Luckily, out neighbor was quick to respond and herded the animals back through the fence and lets us know what happened. Had the neighbor not known we had alpacas, he could have shot the animal or called animal control and caused all sorts of issues. Almost worse would be if he didn’t know that we separate our farm into males and females. Had he just put the escapees back into the first pen he found, and they were males, we would have had a situation on our hands!
I’m not saying that you need to be “besties” and have barbecues on the weekends, but you should be civil. This is especially true if you are just starting out. Experienced local farmers can give you some amazing tips to give your homestead a jump start!
Secure Your Animals
As I mentioned above, we have had incidents where out animals escaped in the past. We were lucky enough that the girls went and visited a friendly neighbor who just happened to be outside at the right time. Had they visited a neighbor that didn’t want them there or ended up in the street, it could have really derailed everything that we had done. Not everyone is as understanding as Joe, so do your best to make sure they don’t get out.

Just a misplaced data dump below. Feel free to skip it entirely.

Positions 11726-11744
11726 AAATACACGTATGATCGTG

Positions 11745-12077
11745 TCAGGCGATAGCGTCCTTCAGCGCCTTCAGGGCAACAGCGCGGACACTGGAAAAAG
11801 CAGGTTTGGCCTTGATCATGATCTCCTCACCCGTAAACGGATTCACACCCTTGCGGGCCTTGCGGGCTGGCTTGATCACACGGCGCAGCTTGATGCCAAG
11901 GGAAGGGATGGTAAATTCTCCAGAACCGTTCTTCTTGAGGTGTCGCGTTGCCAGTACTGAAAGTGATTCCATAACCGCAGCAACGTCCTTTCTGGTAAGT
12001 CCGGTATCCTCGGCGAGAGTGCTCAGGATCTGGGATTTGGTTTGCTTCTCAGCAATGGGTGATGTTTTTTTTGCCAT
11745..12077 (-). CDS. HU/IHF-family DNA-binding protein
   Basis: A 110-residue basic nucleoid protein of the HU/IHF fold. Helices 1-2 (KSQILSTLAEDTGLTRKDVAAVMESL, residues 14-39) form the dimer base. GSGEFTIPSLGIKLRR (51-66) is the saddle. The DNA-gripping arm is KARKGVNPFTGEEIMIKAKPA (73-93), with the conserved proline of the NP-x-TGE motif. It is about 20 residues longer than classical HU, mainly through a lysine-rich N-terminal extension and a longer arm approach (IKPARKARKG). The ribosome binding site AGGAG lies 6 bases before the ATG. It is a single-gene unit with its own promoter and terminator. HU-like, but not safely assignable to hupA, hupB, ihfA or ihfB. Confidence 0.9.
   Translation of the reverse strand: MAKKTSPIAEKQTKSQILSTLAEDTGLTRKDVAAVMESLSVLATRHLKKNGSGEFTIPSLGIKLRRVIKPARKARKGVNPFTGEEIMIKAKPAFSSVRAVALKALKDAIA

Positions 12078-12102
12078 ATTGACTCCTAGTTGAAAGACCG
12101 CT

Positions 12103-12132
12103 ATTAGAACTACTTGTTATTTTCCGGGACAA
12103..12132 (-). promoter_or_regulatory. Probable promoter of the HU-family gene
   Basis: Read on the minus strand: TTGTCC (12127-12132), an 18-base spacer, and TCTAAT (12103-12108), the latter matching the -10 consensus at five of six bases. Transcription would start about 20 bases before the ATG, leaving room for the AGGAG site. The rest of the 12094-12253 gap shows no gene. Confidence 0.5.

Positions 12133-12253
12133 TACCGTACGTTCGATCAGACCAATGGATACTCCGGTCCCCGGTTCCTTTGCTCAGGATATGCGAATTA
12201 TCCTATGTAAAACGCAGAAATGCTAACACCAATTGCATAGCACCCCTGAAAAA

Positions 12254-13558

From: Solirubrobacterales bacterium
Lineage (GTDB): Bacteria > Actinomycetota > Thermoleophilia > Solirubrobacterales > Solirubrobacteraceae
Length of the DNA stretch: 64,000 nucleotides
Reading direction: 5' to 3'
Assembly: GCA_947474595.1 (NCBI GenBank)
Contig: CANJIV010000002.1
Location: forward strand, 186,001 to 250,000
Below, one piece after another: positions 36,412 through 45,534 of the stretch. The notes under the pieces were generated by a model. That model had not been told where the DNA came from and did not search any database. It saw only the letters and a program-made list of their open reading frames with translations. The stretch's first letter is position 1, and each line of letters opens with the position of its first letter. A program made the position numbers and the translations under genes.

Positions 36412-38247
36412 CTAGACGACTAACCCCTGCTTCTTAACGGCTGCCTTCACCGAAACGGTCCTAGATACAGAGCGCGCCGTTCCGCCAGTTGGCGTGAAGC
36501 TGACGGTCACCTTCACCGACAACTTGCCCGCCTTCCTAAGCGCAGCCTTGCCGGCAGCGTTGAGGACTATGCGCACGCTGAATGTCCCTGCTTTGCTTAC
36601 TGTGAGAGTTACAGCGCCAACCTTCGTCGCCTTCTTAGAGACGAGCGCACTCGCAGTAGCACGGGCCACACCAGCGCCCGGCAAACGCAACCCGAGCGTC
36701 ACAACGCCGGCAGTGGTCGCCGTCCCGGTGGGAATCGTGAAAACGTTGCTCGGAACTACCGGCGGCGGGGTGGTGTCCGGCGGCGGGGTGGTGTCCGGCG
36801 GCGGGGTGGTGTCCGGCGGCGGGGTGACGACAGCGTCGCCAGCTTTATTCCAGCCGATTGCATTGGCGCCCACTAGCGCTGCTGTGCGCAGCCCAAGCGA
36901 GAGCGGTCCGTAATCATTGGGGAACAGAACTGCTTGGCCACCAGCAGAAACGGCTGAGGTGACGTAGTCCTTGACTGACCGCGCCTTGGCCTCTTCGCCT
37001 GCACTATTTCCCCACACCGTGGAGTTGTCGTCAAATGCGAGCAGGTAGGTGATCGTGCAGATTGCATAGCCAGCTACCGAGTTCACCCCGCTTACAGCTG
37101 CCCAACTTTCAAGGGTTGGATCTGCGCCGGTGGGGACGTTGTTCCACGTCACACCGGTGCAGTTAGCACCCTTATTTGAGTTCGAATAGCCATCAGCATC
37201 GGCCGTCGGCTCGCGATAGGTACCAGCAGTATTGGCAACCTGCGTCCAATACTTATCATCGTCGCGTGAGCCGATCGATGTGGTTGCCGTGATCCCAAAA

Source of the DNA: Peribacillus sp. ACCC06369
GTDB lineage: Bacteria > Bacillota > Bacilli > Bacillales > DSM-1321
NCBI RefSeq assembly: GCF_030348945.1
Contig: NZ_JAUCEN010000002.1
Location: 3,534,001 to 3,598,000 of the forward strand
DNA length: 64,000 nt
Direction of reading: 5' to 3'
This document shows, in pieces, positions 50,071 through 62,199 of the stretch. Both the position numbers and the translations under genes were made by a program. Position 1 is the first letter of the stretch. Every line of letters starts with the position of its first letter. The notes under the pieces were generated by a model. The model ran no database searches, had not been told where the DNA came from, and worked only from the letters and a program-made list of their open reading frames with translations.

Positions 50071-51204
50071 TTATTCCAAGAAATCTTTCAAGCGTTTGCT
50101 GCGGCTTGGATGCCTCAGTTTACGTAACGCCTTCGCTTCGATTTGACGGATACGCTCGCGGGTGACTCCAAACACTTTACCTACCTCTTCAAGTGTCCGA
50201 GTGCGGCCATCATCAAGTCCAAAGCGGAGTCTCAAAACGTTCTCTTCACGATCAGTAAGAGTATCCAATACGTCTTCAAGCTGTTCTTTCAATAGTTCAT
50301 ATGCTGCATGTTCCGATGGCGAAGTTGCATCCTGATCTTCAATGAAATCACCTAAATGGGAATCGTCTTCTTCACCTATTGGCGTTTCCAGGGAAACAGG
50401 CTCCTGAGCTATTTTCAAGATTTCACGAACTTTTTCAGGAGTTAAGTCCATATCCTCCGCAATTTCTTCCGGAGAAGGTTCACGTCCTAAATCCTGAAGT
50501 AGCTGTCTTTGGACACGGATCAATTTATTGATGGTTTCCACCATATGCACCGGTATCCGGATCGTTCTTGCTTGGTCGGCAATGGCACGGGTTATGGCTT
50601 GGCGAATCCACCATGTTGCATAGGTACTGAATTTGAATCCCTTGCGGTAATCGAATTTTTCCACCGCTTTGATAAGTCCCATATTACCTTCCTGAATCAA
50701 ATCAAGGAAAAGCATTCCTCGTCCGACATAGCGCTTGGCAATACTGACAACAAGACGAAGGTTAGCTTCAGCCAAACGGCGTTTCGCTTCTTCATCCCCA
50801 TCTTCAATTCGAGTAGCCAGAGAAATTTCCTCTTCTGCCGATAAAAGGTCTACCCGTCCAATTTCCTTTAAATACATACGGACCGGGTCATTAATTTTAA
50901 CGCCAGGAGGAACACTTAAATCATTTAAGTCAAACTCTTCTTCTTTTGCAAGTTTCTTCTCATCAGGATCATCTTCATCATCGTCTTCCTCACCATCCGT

Since that incident, we spent the money to build one long perimeter fence that surrounds the entire livestock part of the homestead. This way, they are just stuck in another pen if they get out of the first one! No animals have escaped since we put up the perimeter fence, so it was well worth the expense.
Besides putting up a perimeter fence, I also suggest that you make sure that you are using the right fence for whatever you are trying to home back. A fence built from sticks might work well for the alpacas but don’t expect to keep the cattle in with the same design. Makes sure you fence is strong and tall enough, then check its viability often.